By Chris Packham
By Inkoo Kang
By Heather Baysa
By Amy Nicholson
By Amy Nicholson
By Daphne Howland
By Amy Nicholson
By Stephanie Zacharek
The subject of Aaron Aites and Audrey Ewell's documentary is Norwegian Black Metal, a scorched-earth subset of thrash that materialized around 1990 and gained international attention when churches started burning.
Until the Light Takes Us defines Norse Black Metal as a combination of image (morbid corpse paint), philosophy (rejection of post-A.D. 600 history; anti-Judeo-Christian, pro-Odin), and music. As with any sect, arguments supersede doctrine—and the primary divide is illustrated via two elder statesmen: Gylve "Fenriz" Nagell, drummer for the long-lived Darkthrone, and "Varg" Vikernes, of the equally venerable one-man-band Burzum. Fenriz is supposedly apolitical, an aesthete who compares his music's dredging horror to Edvard Munch. Varg is the hardcore lived-it Thoreau of the movement's early years, a self-styled ultranationalist prophet, interviewed while in prison for arson and internecine murder.
Since this film's completion, Varg has been released and has announced a new album, The White God. The cover art is borderline Tom of Finland; unfortunately, the homosocial/homophobic schizophrenia of Black Metal is herein unexplored. As is the actual music. Most songs slip quickly on and off the mix, with electronic noodling padding scenes of interviewees in transit, picturesque landscapes gliding past (the film's subtitle might be Norway: Heaven and Hell). More the pity, for were Darkthrone's A Blaze in the Northern Sky not a perfect maelstrom, none of this would be worth talking about.
The filmmakers seem cowed into obeisance by their subjects. Varg's last onscreen appearance is accompanied by a montage fitting a schoolyard crush, and the film's title is the translation of Burzum's fourth album, Hvis lyset tar oss. Though his doctrine is largely based on silly LARP fantasy and a fear of kebab shops opening all along the fjords, the camera as good as nods along to Varg's well-oiled monologues on the pollution of Norway's indigenous culture by "Christianity, USA, Democracy, NATO" (CUT TO: McDonald's storefront), stuff to go down easy with the anti-globalization crowd. Maybe the filmmakers "don't judge their subject," but in giving Varg a soapbox while being too timid to dare him out of his comfort zone and push him to articulate the less palatable aspects alleged of his philosophy (enthusiasms for Quisling, eugenics, etc.), they only indulge his cult of personality, letting both Varg and the audience off easy. (Also: Does anyone actually feel "bombarded" by advertisements? Really?)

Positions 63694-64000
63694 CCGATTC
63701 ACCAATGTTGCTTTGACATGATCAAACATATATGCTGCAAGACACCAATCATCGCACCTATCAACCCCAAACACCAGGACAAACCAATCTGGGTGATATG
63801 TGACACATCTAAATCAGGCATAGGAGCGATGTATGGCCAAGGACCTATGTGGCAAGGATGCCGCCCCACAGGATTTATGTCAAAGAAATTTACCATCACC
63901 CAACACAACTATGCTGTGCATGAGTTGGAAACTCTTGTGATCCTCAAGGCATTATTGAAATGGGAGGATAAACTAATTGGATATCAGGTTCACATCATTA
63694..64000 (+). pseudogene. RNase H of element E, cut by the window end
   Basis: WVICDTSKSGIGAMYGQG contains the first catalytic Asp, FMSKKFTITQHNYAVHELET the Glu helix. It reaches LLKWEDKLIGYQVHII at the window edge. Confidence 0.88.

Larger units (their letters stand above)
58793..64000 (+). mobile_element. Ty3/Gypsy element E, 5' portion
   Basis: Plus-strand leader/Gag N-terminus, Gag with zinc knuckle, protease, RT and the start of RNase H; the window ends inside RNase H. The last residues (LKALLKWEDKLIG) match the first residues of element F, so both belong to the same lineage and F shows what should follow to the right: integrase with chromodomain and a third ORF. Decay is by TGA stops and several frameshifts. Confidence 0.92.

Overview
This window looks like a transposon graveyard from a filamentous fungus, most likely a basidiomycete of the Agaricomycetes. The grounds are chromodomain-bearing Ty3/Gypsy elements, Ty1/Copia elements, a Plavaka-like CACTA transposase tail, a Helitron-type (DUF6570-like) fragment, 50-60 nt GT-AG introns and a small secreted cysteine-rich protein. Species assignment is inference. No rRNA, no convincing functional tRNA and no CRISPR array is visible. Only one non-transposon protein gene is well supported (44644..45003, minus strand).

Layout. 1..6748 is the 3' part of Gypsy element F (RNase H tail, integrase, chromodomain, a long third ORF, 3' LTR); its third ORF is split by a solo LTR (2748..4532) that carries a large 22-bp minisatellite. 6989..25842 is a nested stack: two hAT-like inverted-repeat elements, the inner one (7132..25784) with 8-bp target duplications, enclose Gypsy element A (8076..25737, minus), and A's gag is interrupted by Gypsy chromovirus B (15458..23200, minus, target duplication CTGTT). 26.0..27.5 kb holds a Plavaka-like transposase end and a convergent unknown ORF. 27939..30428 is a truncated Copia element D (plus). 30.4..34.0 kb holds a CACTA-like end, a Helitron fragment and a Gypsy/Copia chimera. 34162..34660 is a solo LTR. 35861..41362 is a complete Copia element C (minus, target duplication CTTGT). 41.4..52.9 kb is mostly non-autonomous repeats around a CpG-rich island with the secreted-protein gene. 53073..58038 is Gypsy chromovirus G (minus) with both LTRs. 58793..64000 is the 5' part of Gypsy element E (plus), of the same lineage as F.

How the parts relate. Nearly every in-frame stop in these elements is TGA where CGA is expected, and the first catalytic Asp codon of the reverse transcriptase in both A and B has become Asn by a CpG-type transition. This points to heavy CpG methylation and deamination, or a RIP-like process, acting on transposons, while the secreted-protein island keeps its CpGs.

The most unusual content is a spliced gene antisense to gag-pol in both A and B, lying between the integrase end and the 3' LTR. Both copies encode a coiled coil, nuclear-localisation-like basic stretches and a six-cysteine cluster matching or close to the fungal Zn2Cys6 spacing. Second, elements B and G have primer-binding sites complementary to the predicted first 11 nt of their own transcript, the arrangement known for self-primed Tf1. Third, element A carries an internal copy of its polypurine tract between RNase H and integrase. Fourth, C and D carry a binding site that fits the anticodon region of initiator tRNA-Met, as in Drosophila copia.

Preceded by Didrik Søderlind and Michael Moynihan's book Lords of Chaos and a Norwegian documentary, Satan Rides the Media (both 1998), Until the Light arrives a decade too late to add much. Fenriz points out a white-wall gallery in the space that once held the scene's epicenter, record shop Helvete, tying into the one interesting idea that Aites and Ewell play with: the adoption of Black Metal by the sanctioned art world. (Fun fact: Matthew Barney has Black Metal font on his yacht!) In a Milan performance space, drummer "Frost" breathes fire and stages suicide (a tame replay of Black Metal's most famous performance piece, when Mayhem frontman "Dead" blew his brains out—his corpse becoming the next album's cover art). One artist favorably compares the homemade metal scene to state-supported "mediocre cultural activity"—as good a designation as any for Until the Light Takes Us.
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